Author Topic: Wood Deck Restore  (Read 1958 times)


  • Stubble
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    • This Frugal Father
Wood Deck Restore
« on: April 05, 2016, 11:50:02 AM »
I plan on doing a deck restore sometime this Spring or Summer and when I went to Home Depot they tried to push the DeckOver paint on me, and it looks like there are a few products on the market like DeckOver, Rustoleum and something else, however after reading many comments it sounds like the material strips and chips after only a few months.  Our deck is around 15*20 and is painted over.  The paint is coming up however the wood is in tact and not rotting (yet).  We have a screened in porch that is out of the elements but that wood is fine so I only planned on doing the uncovered side but would like to match the gray color under the porch. 

I was planning on giving it a cleaning then using the DeckOver to paint (says covers 75 feet at 2 coats for around $35/can - so around so would need 4-5 gallons) but now I'm really nervous after reading reviews that this product and others that are similar end up chipping and peeling away after a short period of time. 

Anyone do any deck restores have any advice or used any of these products?


  • Pencil Stache
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Re: Wood Deck Restore
« Reply #1 on: April 05, 2016, 04:02:48 PM »
I prefer stain; either clear or opaque.  Stained it five years ago (opaque) and it's just starting to wear.  I have never used the DeckOver paint.  This summer I plan on power-washing and restaining it.


  • Magnum Stache
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Re: Wood Deck Restore
« Reply #2 on: April 06, 2016, 11:00:39 AM »
The problem with painting decks is that you're committed - if it chips, you have to either repaint, strip/sand it all off (hassle!) or replace the boards.

I have not personally used the DeckOver paint, and probably wouldn't. I just bought a place with a painted deck, and we'll probably do a full replacement this summer to get it back to stained wood, which looks better and is a lot easier to maintain.

Some folks have had success pulling the nails and flipping the boards over - this lets you paint on the wood instead of trying to paint over old paint. An exterior primer might give you better results, too.

Worst case, replace the boards and try something different.


  • Pencil Stache
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Re: Wood Deck Restore
« Reply #3 on: April 06, 2016, 11:18:23 AM »
The thing about those deck restorer products is that you have to be really thorough in your preparation to ensure proper adhesion (i.e., to avoid peeling etc.). For many people the temptation is to use such products to cover up past sins rather than properly addressing them, but that's a sure recipe for failure here.

Of course that raises the question of the overall value of these products in the first place. If you do everything "right", then you're going to end up with a deck surface that shouldn't really need the heavy covering power of these products anyway. Unless of course your problems are actually caused by overly-aggressive cleaning/prep, which is a possibility I suppose.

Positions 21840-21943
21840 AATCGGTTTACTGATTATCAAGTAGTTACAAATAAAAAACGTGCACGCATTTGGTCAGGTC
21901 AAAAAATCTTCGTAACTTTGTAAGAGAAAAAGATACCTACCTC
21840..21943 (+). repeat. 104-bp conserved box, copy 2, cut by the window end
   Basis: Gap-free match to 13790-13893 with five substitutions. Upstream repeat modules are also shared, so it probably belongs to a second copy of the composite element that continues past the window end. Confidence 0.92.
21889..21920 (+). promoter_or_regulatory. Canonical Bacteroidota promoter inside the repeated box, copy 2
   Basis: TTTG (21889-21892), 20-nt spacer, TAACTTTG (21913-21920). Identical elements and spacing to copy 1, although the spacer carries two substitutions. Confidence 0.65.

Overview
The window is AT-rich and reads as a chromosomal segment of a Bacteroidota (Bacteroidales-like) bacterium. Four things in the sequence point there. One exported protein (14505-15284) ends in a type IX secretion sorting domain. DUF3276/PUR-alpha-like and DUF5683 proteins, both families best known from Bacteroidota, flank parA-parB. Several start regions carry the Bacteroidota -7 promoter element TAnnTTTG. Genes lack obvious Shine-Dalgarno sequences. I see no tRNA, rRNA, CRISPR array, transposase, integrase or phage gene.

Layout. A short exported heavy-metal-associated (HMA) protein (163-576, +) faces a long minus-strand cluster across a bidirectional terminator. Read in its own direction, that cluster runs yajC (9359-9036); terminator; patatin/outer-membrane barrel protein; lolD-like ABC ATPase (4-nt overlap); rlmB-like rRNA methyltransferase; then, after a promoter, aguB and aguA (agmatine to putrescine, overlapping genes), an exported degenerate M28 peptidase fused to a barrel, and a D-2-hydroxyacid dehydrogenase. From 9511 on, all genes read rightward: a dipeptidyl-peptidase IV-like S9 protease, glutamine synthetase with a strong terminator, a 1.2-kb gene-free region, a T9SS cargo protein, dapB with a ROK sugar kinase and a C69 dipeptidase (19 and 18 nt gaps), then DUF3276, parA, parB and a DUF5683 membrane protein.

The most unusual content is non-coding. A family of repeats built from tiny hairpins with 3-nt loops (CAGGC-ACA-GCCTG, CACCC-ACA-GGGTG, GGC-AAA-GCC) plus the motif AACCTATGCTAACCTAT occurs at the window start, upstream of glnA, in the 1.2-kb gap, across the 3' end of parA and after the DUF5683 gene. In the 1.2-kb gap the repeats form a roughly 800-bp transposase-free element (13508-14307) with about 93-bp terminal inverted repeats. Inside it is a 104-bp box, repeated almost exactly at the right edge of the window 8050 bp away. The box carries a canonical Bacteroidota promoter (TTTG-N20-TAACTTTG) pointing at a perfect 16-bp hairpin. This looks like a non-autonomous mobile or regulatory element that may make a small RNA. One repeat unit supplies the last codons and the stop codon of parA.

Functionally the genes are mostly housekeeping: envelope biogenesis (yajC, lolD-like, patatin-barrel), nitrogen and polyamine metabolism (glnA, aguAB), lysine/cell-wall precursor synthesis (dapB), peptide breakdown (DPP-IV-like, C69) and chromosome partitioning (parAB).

I should note that it's not just the restore products that you have to worry about these days; due to changes in VOC content standards, even the regular stains and such seem to be more prone to chipping and peeling. I redid my deck last fall with the exact same make/model/color of stain that I had used the last time. Whereas that previous stain job lasted for several years without incident, this one is already starting to show a few small problem areas. Could be user error, but I suspect that the new stuff simply isn't as good at adhering/penetrating as the equivalent product from years ago.


  • Stubble
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Re: Wood Deck Restore
« Reply #4 on: April 17, 2016, 04:56:03 PM »
Painting contractor here, but opinions vary.

I am decidedly not a big fan of "deck-over" type products.  They are basically putting a thick coating of plastic on the deck.  Any imperfections in prep, and often standing water (or snow) will cause them to peel right back off.  They are a last-ditch effort for people who really should be replacing the boards.

If your deck was previously painted, you will have the film visibly coming off.  You have to remove any that is not adhered completely.  Get any obvious areas with a scraper, and then powerwash with a mild bleach/detergent solution (like Jomax) to get off any mildew or dirt.  From there it is a good idea to sand all areas with some heavy grit (60-80) sandpaper just to feather in the edges of the missing paint and providing some roughed areas to help the next layer adhere.  Once you've done this, one coat of solid stain on uprights and two coats on horizontal areas following the manufacturer's dry times.  I use Sherwin-Williams commercially, but actually like the less expensive (5 year) Behr solid stain from Home Depot.  In most cases, coatings will not hold up past 5 years or so in most areas on horizontal surfaces- pretty much no matter what product you use.   Sun, snow, rain, whatever the climate, it will deteriorate. 

If there isn't much peeling, it was probably a solid stain, not a paint.  While there isn't much of a difference between the two, stain tends to be lighter bodied and soaks into the wood better.